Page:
Adoption can be controversial. In the case of Haiti, many orphanges are poorly managed and with little oversight. Major challenges are a lack of livelihoods and access to family planning information and commodities. Many children in orphanages are not really orphans as they have parents - albeit parents that could not afford them. Trention Daniel notes Haiti is in the process of updating its adoption laws for the first time in 40 years. This would being Haiti's adoption practices closer to international standards.
The U.S. State Deparment's Office to Monitor and Combat Trafficking in Persons (G/TIP) today announced a grant of $4.75 million to ten grantees to strengthen the capacity of the Haitian government and civil society to prevent and respond to human trafficking. Information about grantees and their activities follows in the official announcement below. Background on human trafficking in Haiti and the Dominican Republic can be found in the 2010 Trafficking in Persons Report.
The U.S. State Department released its 2010 Annual Report on Human Trafficking today. Haiti remains a source, transit, and destination country for human trafficking. The most significant trafficking issue concerns restaveks – forced domestic servitude of young children given to (mostly) urban families by parents (mostly) from rural areas with larger families. An estimated 225,000 children were enslaved as restaveks prior to the 2010 earthquake. Even more children are vulnerable to exploitation in the earthquake’s aftermath. Below is the Haiti section of the report, which includes recommendations for the Haitian government and the international community.
Each year, the U.S. State Department Bureau of Democracy, Human Rights, and Labor is mandated to release country specific human rights reports that address individual, civil, political, and worker rights, as set forth in the Universal Declaration of Human Rights. As this report pertains strictly to 2009, it does not address human rights issues in post earthquake Haiti. Still, it is highly relevant as long term recovery and reconstruction will depend in part upon creating a culture that respects human rights and a government that can enforce them.
Human trafficking is a global problem that affects every country in the world. Last week, the U.S. State Department released its 2009 annual report on how well partner governments are preventing and responding to human trafficking. Understanding trafficking in Haiti requires understanding the situation in the Dominican Republic. Neither country complies with minimum standards for eliminating trafficking, although both governments acknowledge the need to do more. This is an issue that clearly requires cross-border collaboration.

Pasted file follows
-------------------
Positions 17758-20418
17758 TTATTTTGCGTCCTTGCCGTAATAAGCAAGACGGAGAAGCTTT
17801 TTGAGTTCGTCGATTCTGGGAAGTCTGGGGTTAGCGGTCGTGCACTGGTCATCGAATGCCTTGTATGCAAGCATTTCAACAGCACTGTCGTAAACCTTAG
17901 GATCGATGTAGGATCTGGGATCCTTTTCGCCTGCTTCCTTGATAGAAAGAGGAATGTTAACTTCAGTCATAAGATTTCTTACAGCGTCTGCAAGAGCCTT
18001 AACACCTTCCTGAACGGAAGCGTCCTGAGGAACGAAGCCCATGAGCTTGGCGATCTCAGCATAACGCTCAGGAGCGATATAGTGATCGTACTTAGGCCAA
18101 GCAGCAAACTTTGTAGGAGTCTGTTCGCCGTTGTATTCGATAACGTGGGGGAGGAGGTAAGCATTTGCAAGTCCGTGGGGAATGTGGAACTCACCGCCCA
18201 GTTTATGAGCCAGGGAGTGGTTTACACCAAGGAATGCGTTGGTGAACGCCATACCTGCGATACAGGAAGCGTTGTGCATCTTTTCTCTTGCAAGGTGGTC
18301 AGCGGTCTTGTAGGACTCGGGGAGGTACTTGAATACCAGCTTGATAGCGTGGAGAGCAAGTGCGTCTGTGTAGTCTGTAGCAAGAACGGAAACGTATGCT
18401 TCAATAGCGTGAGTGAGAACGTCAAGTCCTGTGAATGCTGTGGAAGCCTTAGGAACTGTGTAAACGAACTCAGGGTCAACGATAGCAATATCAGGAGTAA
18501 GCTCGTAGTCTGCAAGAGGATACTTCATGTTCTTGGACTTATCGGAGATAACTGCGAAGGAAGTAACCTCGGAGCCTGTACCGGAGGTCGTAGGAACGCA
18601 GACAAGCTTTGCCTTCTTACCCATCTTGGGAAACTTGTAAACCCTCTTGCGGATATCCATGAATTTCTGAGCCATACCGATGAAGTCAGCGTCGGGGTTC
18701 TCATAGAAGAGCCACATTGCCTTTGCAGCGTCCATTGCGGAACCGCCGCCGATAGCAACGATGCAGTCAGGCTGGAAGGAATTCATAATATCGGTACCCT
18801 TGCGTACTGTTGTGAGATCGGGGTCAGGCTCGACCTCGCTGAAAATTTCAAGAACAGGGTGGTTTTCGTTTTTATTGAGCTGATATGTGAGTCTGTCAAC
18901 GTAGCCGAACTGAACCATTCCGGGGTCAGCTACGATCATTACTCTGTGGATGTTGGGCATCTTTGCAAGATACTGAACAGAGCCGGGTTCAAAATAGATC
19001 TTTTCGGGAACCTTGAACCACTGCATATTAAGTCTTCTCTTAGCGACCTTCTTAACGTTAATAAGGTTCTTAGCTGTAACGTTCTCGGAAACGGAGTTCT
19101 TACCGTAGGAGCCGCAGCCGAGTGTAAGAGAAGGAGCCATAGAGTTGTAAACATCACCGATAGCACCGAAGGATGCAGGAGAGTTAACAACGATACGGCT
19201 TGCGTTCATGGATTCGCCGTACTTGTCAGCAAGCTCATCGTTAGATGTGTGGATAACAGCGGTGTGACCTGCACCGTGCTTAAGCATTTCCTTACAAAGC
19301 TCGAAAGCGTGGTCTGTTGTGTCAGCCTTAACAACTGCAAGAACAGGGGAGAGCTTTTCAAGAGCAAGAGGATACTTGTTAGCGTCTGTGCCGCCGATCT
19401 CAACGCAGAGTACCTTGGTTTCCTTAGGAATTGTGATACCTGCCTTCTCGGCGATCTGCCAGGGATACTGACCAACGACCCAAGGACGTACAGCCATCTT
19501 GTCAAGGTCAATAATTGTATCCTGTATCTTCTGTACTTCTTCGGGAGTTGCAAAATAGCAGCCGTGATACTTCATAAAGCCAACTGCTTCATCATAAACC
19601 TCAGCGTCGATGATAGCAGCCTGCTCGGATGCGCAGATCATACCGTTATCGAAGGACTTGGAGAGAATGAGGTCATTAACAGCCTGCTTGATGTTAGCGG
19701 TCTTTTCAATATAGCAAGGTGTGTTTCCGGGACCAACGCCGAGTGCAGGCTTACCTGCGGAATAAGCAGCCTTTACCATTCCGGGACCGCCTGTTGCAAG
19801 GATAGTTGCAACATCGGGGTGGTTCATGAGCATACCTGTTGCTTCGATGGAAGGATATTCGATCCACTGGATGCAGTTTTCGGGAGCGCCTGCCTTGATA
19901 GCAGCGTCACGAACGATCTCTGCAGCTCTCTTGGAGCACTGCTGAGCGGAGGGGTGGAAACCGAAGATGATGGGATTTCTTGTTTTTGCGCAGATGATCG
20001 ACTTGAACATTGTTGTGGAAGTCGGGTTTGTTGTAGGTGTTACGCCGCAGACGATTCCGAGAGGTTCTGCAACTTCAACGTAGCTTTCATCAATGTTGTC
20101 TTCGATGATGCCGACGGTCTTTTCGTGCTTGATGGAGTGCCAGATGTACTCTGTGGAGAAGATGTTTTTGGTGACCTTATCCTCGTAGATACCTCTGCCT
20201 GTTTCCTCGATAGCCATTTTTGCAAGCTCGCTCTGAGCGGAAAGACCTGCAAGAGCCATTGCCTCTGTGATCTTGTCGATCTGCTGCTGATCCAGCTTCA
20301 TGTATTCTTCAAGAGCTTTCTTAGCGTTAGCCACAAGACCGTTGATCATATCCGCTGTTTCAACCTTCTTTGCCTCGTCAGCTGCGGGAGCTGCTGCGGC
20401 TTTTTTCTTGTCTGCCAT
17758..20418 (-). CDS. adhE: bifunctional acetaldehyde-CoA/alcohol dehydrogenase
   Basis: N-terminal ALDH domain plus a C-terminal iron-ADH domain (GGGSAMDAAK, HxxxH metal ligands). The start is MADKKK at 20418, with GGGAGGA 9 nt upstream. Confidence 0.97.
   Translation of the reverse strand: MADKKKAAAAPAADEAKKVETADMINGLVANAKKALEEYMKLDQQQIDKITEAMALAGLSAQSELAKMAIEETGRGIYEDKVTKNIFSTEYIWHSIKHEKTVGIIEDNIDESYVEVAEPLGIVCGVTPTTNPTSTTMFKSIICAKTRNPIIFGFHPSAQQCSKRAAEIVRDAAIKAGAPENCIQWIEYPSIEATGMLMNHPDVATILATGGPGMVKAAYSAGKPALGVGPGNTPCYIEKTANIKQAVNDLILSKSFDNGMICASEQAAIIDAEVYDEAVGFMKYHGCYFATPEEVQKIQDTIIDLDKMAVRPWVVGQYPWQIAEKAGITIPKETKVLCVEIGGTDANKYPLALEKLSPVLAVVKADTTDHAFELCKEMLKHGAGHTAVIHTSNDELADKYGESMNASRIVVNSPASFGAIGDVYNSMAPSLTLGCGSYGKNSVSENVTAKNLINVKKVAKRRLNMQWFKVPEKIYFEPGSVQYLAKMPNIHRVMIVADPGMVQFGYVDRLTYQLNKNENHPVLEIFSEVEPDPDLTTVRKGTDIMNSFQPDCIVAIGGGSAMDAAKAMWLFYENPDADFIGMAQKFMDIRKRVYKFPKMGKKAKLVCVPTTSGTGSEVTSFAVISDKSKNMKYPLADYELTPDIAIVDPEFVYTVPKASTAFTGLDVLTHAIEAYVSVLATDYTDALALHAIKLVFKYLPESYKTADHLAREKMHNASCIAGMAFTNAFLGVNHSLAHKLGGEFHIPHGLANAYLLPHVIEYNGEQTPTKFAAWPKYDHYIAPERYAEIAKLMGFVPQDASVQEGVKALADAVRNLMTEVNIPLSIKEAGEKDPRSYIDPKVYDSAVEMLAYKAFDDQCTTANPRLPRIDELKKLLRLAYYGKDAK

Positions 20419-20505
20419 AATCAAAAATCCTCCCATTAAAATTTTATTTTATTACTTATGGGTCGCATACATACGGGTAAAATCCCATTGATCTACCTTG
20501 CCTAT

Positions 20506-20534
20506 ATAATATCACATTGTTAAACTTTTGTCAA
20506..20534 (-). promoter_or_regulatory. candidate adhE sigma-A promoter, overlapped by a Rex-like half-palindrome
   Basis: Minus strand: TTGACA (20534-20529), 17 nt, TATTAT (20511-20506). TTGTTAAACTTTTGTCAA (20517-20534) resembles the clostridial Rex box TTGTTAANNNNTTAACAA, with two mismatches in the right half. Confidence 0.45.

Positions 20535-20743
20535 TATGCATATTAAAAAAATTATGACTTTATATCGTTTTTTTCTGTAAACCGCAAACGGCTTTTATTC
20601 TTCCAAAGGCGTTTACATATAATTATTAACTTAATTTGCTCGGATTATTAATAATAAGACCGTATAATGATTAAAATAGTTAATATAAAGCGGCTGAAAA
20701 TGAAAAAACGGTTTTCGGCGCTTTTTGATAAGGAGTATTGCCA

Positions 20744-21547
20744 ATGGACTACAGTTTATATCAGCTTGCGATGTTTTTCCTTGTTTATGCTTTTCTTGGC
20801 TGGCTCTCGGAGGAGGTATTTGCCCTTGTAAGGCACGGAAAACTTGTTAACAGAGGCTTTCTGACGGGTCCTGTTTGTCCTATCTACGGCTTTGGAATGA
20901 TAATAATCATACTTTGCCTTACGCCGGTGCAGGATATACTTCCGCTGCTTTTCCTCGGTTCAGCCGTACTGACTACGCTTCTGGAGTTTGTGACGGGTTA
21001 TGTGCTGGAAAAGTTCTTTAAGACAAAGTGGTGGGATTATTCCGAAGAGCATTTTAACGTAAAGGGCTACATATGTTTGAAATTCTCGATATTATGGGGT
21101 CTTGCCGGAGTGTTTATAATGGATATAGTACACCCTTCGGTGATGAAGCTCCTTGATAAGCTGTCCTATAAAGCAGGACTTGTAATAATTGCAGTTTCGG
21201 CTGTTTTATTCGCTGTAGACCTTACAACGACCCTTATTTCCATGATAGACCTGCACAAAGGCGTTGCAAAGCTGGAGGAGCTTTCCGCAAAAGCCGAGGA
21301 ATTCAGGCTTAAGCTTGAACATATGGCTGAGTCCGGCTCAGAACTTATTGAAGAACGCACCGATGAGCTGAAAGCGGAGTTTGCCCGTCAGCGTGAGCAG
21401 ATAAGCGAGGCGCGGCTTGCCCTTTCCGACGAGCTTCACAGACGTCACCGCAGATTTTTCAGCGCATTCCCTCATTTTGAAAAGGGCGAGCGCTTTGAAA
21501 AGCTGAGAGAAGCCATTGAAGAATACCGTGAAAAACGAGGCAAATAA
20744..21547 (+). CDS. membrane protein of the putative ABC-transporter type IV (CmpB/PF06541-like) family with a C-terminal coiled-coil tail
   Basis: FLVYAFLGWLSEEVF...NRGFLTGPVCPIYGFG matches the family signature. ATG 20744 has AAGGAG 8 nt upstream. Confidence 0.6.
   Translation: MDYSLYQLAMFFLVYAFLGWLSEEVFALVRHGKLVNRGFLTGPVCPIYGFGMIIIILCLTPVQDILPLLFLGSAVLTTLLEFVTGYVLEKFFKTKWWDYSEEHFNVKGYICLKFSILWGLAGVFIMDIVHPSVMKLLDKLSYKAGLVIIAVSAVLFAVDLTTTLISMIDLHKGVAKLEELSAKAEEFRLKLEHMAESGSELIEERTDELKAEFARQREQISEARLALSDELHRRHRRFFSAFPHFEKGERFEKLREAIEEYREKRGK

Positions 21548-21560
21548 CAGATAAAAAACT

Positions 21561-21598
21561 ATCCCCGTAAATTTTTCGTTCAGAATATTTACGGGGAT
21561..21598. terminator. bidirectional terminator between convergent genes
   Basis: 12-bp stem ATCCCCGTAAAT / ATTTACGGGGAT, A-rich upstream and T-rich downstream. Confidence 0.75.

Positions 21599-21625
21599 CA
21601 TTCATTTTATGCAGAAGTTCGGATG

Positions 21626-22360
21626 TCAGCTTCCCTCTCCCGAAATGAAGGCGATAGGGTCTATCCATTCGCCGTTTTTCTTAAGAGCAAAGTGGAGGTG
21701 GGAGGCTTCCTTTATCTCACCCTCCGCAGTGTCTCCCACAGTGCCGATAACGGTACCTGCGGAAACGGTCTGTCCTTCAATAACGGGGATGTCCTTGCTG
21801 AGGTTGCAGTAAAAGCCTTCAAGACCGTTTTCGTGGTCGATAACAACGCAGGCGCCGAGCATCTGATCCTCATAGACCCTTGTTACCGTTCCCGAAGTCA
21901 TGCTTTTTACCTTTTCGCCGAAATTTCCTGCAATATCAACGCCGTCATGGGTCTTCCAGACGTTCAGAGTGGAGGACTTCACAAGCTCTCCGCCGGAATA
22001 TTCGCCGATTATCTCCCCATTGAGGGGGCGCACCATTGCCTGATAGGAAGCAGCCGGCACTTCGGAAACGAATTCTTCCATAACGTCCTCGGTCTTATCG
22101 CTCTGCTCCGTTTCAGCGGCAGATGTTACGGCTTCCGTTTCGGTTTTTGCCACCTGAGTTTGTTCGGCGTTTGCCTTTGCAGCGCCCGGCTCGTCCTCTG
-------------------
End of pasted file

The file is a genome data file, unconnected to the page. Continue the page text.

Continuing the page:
It is a sad irony that child slavery still exists in the only country to have led a successful slave rebellion. On June 5th, Beyond Borders and the Calvary Baptist Church in Washington DC will host an event to raise awareness (and possible solutions) for the restavek crisis in Haiti. Sociologist and Pastor Dr. Tony Compolo will speak as well Alina Cajuste and Helia Lajeunesse. Alina and Helia are former restaveks who went on to become members of grassroots movements against child exploitation. Below are Alina and Helia's stories and a schedule for the event which is free and open to the public. If you can participate, please register online.
There was an interesting post on Corbett's List today which described how Jimmy Jean-Louis, who plays "The Haitian" on NBC's Heroes, is kicking off a campaign to fight human trafficking in Haiti. The campaign intends to raise awareness concerning the 200,000 children in Haiti who are the victims of modern-day slavery, trafficking and exploitation. You can visit the website here.
The United Nations Voluntary Trust Fund on Contemporary Forms of Slavery makes grants available for up to $15,000 for programs of humanitarian, legal and financial assistance to individuals whose human rights have been violated as a result of contemporary forms of slavery. Human trafficking and restaveks are just two areas where these funds could make a difference in Haiti. No awards were given for Haitiian programs last year, but hopefully a number of organizations will apply this year. Attached and below is background on this fund and the programs it supports.
Benjamin Skinner wrote an article in Foreign Policy about the modern face of human slavery. According to Skinner, there are now more slaves on the planet than at any time in human history. He states true abolition will elude us until: (1) we admit the massive scope of the problem; (2) attack it in all its forms; and (3) and empower slaves to help free themselves. Even in Haiti, the only country to have led a successful slave rebellion, slavery thrives. Slavery has many gusies and "restaveks" are just one.
The International Organization for Migration (IOM) is active in Haiti in a number of different areas. One if its priorities is the prevention of child abuse. In advance of a forum in Vienna next week organized by the UN Global Initiative to Fight Trafficking (UNGIFT), IOM releasd a video to raise awareness of the plight of an estimated 173,000 Haitian children internally trafficked for domestic servitude, known as Restaveks.